Axis 1 Building predictive analytics on time series and data streams

Nathan Huet (PhD, funded by the Chair): Functional Extremes or Karhunen-Loève Expansion for Extreme Data

Abstract: Data in many fields increasingly come to us with functional structures. We propose here a framework with the goal of building an efficient anomaly detection algorithm for functional data based on extreme assumptions (e.g. regular variation). To achieve this: extremes and anomalies in functional spaces have to be characterized, theoretical guarantees need to be developed, a suitable representation of finite moderate dimension for functional data is necessary.

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Dimitri Bouche (PhD, funded by the Chair): Wind power predictions from nowcasts to 4-hour forecasts: a learning approach with variable selection

Abstract: We study the prediction of short term wind speed and wind power (every 10 minutes up to 4 hours ahead). Accurate forecasts for those quantities are crucial to mitigate the negative effects of wind farms’ intermittent production on energy systems and markets. For those time scales, outputs of numerical weather prediction models are usually overlooked even though they should provide valuable information on higher scales dynamics. In this work, we combine those outputs with local observations using machine learning. So as to make the results usable for practitioners, we focus on simple and well known methods which can handle a high volume of data. We study first variable selection through two simple techniques, a linear one and a nonlinear one. Then we exploit those results to forecast wind speed and wind power still with an emphasis on linear models versus nonlinear ones. For the wind power prediction, we also compare the indirect approach (wind speed predictions passed through a power curve) and the indirect one (directly predict wind power).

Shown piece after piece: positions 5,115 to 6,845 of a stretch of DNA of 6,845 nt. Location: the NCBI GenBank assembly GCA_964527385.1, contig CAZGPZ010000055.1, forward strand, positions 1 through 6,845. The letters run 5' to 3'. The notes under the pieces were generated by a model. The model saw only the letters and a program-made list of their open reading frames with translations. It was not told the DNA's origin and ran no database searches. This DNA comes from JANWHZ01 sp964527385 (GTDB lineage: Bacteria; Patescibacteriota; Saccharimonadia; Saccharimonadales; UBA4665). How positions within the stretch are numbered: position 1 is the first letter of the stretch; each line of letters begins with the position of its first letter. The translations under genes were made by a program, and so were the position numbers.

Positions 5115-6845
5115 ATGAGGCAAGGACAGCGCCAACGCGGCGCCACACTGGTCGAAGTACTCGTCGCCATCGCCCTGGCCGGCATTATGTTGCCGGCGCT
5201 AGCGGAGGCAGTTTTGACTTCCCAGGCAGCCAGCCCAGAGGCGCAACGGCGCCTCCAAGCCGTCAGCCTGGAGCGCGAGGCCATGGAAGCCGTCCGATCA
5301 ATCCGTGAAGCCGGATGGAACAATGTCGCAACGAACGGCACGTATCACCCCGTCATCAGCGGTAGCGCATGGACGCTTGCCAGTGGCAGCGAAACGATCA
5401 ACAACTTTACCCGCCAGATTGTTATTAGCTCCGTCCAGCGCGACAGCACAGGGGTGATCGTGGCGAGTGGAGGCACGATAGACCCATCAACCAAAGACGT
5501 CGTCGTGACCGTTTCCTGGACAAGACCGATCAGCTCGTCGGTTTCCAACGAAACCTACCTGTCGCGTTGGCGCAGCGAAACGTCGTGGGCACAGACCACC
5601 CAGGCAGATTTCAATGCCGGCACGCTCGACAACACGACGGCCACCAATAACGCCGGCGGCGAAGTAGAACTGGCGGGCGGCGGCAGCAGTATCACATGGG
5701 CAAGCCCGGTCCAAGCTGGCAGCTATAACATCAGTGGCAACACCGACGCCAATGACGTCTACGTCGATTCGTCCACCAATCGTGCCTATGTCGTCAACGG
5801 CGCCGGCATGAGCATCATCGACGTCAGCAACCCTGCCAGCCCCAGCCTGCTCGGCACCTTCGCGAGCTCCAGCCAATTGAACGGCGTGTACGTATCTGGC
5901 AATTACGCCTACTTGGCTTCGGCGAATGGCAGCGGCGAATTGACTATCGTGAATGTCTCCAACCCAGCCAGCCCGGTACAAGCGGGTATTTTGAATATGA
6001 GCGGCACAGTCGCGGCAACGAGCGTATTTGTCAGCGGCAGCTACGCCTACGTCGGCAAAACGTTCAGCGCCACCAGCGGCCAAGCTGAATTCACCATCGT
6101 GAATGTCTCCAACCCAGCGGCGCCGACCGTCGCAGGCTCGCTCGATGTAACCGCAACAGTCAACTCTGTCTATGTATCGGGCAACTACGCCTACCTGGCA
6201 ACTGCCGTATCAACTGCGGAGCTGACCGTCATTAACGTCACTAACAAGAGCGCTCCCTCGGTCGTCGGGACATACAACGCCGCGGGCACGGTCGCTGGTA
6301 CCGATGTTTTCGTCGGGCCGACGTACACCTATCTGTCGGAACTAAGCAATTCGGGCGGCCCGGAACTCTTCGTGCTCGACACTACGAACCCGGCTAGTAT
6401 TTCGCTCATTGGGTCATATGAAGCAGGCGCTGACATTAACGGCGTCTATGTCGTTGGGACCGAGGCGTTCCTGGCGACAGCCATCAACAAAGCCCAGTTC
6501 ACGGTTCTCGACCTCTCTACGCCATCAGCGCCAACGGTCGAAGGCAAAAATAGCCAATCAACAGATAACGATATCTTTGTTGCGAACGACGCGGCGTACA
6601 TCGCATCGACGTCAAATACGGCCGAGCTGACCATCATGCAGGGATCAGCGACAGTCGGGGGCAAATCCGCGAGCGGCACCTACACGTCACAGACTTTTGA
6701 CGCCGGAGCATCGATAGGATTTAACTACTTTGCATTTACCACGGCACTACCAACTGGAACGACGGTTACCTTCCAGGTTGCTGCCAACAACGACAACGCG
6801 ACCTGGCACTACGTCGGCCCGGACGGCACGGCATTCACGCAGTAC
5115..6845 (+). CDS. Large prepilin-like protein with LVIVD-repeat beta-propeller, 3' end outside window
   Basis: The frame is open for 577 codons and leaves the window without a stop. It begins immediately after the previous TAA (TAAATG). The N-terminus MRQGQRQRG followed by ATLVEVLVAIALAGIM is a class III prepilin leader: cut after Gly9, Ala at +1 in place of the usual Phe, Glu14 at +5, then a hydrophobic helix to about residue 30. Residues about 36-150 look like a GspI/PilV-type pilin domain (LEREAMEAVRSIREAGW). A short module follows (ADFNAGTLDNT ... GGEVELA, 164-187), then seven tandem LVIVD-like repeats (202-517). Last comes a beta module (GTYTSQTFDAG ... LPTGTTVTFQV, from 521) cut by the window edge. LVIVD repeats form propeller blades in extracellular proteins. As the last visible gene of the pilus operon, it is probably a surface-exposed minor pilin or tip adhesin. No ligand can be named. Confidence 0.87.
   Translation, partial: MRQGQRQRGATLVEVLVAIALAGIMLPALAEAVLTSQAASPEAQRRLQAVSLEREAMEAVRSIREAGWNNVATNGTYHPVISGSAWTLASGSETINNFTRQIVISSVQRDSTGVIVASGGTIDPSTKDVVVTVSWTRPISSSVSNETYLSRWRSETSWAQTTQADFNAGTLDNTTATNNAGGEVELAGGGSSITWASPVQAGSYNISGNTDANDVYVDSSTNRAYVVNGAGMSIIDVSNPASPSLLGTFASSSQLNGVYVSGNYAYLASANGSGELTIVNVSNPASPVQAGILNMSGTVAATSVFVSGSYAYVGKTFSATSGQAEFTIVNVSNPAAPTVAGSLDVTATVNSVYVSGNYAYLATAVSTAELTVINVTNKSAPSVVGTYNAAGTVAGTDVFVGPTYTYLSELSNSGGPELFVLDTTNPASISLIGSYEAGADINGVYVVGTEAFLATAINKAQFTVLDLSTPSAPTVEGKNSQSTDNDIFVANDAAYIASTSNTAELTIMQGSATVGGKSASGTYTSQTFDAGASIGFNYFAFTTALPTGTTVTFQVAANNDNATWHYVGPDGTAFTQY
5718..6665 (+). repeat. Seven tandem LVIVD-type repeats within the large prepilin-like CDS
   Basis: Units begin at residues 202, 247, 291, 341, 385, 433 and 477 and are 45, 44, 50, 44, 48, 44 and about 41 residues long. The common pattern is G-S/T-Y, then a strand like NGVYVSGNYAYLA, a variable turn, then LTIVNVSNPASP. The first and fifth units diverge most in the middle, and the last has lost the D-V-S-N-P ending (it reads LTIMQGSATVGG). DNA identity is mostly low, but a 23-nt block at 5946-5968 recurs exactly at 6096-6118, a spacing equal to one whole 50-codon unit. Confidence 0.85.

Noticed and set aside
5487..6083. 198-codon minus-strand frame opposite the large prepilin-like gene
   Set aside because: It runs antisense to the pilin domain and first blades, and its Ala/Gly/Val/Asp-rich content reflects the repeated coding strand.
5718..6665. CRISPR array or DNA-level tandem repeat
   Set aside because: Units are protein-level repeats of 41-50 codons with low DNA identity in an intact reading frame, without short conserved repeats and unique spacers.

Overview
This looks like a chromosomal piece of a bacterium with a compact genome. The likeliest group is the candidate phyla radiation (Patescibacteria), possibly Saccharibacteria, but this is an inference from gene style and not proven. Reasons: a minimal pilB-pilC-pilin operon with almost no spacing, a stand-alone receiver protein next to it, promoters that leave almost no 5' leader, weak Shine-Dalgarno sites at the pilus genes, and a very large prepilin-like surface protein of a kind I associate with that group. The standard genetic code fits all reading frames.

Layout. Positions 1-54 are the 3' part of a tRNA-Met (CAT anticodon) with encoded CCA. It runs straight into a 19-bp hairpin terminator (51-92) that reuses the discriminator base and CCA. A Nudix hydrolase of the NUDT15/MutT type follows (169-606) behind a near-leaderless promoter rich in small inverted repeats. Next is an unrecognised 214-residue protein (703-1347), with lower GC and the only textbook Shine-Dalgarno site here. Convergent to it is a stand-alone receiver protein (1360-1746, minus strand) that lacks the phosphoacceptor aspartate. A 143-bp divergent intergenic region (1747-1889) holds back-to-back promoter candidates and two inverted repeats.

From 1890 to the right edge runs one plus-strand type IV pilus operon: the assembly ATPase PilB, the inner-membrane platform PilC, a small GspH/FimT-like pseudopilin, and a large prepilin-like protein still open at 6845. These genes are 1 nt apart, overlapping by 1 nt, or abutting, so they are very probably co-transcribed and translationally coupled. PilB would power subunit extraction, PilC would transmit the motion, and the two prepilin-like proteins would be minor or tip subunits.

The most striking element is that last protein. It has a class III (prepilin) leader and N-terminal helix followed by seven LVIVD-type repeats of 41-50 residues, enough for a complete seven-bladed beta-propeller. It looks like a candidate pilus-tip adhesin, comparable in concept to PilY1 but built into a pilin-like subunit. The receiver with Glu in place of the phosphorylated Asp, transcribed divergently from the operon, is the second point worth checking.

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Emilia Siviero (PhD, financé par la Chaire): A Statistical Learning View of Simple Kriging

Abstract: In the Big Data era, with the ubiquity of geolocation sensors in particular, massive datasets exhibiting a possibly complex spatial dependence  tructure are becoming increasingly available. In this context, the standard probabilistic theory of statistical learning does not apply directly and guarantees of the generalization capacity of predictive rules learned from such data are left to establish. We analyze here the simple Kriging task, the flagship problem in Geostatistics: the values of a square integrable random field X = {Xs}s∈S,⊂ R2, with unknown covariance structure are to be predicted with minimum quadratic risk, based upon observing a single realization of the spatial process at a finite number of locations s1, . . . , sn in S. Despite the connection of this minimization problem with kernel ridge regression, establishing the generalization capacity of empirical risk minimizers is far from straightforward, due to  the non i.i.d. nature of the spatial data Xs1 , . . . , Xsn involved. In this article, nonasymptotic bounds of order OP(1/n) are proved for the excess risk of a plug-in predictive rule mimicking the true minimizer in the case of isotropic stationary Gaussian processes observed at locations forming a regular grid. These theoretical results, as well as the role played by the technical conditions required to establish them, are illustrated by various numerical experiments and hopefully pave the way for further developments in statistical learning based on spatial data.
Mots-clés: Geostatistics, Statistical Learning, Kriging, Covariance Estimation

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